What I’m up to - October 2022
Birthdays, holidays, short stories and second-round edits.
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October was weirdly warm in Scotland, and a quiet month (for me) writing-wise. I also turned 41. It’s largely the same as being 40, at least so far.
- The month started with second round edits on The Disaster Club, developing a character here, adding a clarification there, polishing a scene over there. It was also the Dreaded Moment where I had to transition to working in Word, so that my agent was able to see just what had changed, rather than re-reading the entire novel.
- I deeply wish that Scrivener had better collaboration tools, or that Word didn’t suck so hard for managing a novel-length manuscript, because hoo boy did it suck to switch into Word. I learned the extremely hard way that changing your ‘Normal’ text format can have large scale and unforeseen consequences right across the manuscript. Then I couldn’t get Track Changes to work on my iPad. But once I settled down and did a bit of Googling to remove the most egregious annoyances, it was… fine. Still, it’s a piece of software optimised for writing business documents of a few thousand words. It’s terrible for writing novel length prose, especially when the editing you’re doing is structural or requires comparing sections. But it’s the industry standard, so what can you do?
- I ended up adding about 2,000 words or so to the draft in small scene changes and edits, so it’s a comfy 108k or thereabouts now. And now it’s back with Harry and I return to waiting.
- In October, I finally (FINALLY) got back to some short fiction, after spending the entire summer on The Disaster Club. Now I have one new story out on submission and another one that’s been lurking in my Trunk that I’ve resurrected. I’m working on that this week.
- Centres of Gravity by Marko Kloos - I’ve been reading the Frontlines series by Marko Kloos for a while, and for my money they’re some of the best military SF around. Marko was a soldier in the German Bundeswehr and it comes through in the writing - the soldiers and flight crews in these books sound authentic, even though they’re fighting huge three-legged aliens. These are great, approachable SF novels that I highly recommend, especially if you want something that’s not a media tie-in.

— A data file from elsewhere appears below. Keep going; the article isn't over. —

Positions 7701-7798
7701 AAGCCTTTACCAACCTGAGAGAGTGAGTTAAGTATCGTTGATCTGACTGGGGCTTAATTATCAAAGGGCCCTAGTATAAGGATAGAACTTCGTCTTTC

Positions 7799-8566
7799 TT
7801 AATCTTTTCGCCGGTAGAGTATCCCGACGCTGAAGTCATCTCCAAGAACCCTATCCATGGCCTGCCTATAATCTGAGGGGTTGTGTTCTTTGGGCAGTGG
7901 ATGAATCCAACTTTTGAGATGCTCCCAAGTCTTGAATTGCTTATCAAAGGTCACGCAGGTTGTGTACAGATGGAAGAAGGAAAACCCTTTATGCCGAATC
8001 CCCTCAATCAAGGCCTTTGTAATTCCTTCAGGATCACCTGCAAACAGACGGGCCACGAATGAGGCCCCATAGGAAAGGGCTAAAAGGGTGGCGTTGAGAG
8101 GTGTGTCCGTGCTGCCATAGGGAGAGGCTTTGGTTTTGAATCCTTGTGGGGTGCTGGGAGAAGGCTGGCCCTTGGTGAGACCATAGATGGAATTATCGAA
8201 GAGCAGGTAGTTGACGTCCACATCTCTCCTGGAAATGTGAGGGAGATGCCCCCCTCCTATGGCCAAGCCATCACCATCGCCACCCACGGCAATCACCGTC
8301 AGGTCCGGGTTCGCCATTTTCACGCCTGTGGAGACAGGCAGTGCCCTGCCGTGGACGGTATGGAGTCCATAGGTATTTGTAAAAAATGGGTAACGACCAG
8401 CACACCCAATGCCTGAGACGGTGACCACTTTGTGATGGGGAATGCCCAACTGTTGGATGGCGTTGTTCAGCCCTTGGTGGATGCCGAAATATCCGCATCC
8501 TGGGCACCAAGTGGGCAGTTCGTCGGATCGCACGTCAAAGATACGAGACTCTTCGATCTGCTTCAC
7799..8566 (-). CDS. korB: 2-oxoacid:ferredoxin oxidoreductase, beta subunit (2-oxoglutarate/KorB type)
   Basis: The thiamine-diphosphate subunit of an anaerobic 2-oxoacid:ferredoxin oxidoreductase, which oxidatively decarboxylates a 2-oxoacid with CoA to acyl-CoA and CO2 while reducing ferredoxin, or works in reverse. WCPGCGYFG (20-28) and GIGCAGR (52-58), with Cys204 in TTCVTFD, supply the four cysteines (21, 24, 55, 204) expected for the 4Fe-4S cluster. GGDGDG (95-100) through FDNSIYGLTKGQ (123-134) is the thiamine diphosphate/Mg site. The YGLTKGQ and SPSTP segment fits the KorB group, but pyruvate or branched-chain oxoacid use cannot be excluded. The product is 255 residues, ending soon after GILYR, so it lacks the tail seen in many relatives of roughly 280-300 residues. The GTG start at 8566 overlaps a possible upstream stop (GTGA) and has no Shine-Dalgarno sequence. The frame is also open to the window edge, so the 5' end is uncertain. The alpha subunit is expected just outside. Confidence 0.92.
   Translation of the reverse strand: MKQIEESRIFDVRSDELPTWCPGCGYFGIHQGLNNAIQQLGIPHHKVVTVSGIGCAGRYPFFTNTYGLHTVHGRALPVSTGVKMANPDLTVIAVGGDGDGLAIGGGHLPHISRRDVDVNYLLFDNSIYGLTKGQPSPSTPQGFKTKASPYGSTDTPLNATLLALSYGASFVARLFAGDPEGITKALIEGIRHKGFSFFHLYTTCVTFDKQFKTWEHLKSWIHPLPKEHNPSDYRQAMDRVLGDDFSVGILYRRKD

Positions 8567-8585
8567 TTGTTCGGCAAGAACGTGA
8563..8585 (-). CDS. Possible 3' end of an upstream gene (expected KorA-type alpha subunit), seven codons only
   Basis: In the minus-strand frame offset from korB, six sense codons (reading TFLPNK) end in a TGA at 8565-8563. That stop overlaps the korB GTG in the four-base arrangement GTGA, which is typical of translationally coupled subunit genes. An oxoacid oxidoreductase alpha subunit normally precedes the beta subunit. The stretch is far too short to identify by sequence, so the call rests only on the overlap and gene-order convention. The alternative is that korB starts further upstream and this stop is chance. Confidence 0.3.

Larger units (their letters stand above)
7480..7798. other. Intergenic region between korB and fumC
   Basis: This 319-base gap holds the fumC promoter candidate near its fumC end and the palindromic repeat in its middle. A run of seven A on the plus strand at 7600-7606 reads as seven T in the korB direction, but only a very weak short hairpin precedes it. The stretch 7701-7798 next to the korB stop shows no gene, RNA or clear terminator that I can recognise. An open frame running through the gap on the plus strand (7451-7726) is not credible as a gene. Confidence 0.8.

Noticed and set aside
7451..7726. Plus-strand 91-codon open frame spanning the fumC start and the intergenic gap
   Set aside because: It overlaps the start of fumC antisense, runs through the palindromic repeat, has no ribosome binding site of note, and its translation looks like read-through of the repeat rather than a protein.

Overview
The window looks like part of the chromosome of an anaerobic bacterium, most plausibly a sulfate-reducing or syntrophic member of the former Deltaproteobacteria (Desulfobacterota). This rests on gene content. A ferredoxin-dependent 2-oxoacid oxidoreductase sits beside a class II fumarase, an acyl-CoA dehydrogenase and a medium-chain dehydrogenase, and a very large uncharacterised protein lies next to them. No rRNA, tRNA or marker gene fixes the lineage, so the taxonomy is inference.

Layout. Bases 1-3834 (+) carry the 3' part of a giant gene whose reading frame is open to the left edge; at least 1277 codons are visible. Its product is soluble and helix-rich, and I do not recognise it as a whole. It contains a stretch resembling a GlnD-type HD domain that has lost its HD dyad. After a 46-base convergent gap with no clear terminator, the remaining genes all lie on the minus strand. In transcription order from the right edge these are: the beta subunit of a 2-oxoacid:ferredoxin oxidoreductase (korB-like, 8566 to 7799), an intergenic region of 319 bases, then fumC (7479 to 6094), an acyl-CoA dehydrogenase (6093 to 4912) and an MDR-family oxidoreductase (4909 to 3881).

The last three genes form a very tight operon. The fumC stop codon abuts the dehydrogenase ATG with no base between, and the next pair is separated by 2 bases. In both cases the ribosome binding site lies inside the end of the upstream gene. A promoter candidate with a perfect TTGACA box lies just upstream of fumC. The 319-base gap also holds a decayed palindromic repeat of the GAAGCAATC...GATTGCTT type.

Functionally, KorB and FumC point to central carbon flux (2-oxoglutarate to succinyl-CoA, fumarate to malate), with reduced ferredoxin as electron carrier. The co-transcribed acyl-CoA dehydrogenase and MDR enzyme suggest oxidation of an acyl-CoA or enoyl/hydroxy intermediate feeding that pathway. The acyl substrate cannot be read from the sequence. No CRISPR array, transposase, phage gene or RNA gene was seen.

- I got to stop reading The Disaster Club, then immediately started reading another draft of another book - what I’m calling PROJECT SHARD below. I think I’ve read enough of it now that I’m reasonably sure I’m going to work on it for the rest of the year, so maybe November will be the month I get back on my reading game.
- I wrote a process blog post about how I’m experimenting with editing-as-I-go, starting with the most recent novel. It was really great to get back to the blogging after a few months of just doing these update posts.
- It was a much quieter month writing-wise this month, since I was working on short fiction. So I managed to take a week off for my birthday.
- We also had visitors from the US during the week off, so we got to play tourist in our own city and country, including visits to North Berwick and Rosslyn Chapel.
- I’ve continued with daily walks, twice a day. I’m definitely finding that having a hard end to my working day (and not just swapping keyboards and launching straight into writing work or just surfing the web) is very good for my brain. And I’m consistently hitting 10,000 steps a day or more, which helps with the cardio fitness.
- I’ve fallen off the wagon a bit with my lifting program, but the cool thing about lifting is that you can always just dial back a bit and start again. And if I’ve learned anything from establishing various good habits over the past few years (writing, walking, regularly backing up my hard drive), it’s that making it very easy to re-start is the key to eventually making things stick.
- I managed to get some short stories done at the end of October and I’ll finish at least one more in November I think. Maybe two.